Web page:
Molecular, Cellular, and Genetic Characterization of Human Adipose Tissue and Its Role in Metabolism
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|ClinicalTrials.gov Identifier: NCT02692885|
Recruitment Status : Enrolling by invitation
First Posted : February 26, 2016
Last Update Posted : January 9, 2020
The body uses energy from calories for basic functions like breathing and digesting food. Over time, when a person eats more calories than they burn, they may become overweight or obese. Obesity is a major health concern. Researchers want to look at fat and muscle tissue to learn more about metabolism. That is how the body uses food and other nutrients for normal function and energy. This research may help to develop new treatments for obesity and related diseases.
To learn more about the role of fat and muscle in metabolism, particularly how fat and muscle store and use energy.
Adults 18 years and older who have a planned surgery at NIH in which tissue can be collected by the surgeon.
Participants will be screened by their regular NIH doctor. Then researchers will contact them about this study.
Participants will not have to make extra visits to NIH for this study.
Researchers will collect samples during the participant s surgery. These will be fat tissue and skeletal muscle tissue. Muscle tissue will only be taken from tissue that is going to be discarded. Collecting the tissue will not add any time or any extra incisions than what is required for the surgery.
After surgery, blood will be drawn. Some participants will have this done in the pre-op or post-op room. Others will have this done during their hospital stay.
|Condition or disease|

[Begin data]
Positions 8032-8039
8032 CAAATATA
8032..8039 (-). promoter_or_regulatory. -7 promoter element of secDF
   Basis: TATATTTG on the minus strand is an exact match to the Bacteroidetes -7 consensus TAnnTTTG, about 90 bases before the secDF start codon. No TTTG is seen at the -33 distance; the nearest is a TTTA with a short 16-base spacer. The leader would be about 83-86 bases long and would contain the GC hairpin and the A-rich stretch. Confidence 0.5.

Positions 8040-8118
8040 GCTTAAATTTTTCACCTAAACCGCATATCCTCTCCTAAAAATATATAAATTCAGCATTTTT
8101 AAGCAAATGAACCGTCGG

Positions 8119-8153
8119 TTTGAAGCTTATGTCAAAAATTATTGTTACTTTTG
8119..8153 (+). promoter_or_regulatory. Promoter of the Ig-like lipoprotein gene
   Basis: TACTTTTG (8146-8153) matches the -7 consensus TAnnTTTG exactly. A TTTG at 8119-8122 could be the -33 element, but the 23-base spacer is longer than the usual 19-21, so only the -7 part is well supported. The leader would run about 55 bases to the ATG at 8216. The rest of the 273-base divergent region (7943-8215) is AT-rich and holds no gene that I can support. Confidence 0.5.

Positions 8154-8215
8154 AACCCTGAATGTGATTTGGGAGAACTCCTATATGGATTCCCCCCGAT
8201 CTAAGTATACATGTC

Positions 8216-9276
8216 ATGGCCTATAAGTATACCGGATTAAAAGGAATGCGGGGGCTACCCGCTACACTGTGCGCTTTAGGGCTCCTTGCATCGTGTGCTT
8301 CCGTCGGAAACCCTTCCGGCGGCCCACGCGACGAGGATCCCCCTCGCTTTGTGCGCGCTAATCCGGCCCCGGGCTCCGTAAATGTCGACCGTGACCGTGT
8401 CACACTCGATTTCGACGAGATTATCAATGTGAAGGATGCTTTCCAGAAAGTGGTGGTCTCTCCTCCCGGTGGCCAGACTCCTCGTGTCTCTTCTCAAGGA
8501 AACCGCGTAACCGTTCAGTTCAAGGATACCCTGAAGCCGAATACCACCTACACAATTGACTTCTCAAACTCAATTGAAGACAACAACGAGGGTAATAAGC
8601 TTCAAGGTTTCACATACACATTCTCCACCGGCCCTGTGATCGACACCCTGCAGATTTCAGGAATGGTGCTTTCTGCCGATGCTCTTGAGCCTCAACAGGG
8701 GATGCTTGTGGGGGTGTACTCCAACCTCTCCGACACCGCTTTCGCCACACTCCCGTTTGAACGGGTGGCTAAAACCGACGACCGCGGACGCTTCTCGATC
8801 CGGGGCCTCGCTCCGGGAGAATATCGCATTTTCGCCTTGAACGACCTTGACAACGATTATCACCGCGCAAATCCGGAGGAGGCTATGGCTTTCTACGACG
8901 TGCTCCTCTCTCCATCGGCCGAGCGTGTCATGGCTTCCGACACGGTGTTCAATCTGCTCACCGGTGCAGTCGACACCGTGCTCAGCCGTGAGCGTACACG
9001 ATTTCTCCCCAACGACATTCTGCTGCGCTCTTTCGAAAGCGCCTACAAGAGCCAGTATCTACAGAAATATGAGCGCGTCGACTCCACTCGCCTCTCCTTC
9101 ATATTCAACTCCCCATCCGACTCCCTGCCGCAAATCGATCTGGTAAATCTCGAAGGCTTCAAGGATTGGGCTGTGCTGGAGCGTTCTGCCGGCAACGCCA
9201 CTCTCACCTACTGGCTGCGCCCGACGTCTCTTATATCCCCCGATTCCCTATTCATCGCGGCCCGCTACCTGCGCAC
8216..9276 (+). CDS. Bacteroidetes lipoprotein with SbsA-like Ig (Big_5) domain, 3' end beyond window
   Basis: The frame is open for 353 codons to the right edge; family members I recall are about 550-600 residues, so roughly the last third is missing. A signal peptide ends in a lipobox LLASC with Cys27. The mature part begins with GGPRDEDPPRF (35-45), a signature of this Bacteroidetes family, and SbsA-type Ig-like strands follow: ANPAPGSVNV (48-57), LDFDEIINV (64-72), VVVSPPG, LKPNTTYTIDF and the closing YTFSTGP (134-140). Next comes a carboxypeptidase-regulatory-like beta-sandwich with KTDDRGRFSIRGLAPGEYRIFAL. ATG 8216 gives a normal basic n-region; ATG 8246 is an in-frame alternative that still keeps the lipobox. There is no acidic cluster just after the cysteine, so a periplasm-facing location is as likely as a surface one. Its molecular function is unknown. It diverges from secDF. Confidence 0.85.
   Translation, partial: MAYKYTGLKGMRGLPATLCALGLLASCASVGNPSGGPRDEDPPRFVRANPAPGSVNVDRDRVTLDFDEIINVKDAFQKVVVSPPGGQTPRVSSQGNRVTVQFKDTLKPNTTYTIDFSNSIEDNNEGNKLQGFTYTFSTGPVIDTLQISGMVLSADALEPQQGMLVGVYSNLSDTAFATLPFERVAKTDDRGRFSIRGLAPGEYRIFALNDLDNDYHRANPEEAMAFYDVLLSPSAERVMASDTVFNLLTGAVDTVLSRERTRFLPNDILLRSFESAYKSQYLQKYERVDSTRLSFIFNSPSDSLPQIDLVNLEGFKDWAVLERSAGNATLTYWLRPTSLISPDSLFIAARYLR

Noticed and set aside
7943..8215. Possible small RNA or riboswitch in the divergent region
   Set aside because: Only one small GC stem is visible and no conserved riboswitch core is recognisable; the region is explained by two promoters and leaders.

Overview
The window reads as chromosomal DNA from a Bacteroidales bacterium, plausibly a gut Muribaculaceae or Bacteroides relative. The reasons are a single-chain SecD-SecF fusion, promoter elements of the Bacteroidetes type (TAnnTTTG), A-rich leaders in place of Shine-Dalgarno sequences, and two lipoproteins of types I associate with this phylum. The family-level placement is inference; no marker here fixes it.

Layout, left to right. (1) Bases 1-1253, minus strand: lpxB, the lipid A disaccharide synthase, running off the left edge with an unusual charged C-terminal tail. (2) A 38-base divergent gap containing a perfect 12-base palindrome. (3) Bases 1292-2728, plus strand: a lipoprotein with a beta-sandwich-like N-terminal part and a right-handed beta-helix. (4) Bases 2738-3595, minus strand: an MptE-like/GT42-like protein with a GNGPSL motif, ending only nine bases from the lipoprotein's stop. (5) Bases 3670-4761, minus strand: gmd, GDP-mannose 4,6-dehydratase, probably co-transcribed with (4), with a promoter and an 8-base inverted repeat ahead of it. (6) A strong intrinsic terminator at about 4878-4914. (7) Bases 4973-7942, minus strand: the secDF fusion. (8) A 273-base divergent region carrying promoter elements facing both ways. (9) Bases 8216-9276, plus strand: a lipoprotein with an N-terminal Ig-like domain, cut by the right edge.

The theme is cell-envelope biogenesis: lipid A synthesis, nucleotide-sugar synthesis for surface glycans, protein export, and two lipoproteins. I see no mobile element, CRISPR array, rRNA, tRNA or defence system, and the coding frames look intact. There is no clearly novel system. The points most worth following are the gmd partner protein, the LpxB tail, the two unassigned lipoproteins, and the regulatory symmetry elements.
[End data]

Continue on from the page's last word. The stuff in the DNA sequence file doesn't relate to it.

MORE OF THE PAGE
|Brown Adipose Tissue (BAT) Physiology Phenotyping Brown Adipocytes|
More than ever before, people are eating more calories from food than what they are burning off through exercise and other activities, and this imbalance is causing the rising rates of obesity and diabetes in the US and throughout the world. The different types of body fat are central players in this process. The white fat stores excess calories coming from food, while brown fat also known as brown adipose tissue, or BAT consumes the energy from food to generate heat. This important process in BAT is achieved through the action of a special protein found only in BAT, called uncoupling protein 1 (UCP1).
Scientists used to believe that BAT was important only in small animals and human infants, but it was recently discovered by us and others that in response to mild cold exposure, adult human BAT (hBAT) consumes more glucose by weight than any other tissue . In addition, human BAT may also combat weight gain by becoming more active in the setting of increased food consumption. This phenomenon has already been demonstrated in mice and rats, and its presence suggests that activation of human BAT could be used as a safe treatment for obesity and metabolic disease. Finally, emerging evidence indicates that human BAT may be an endocrine organ, which means that it releases hormones into the blood and regulates other organs of the body as well, including skeletal muscle, liver, and the insulin-releasing pancreatic Beta-cell.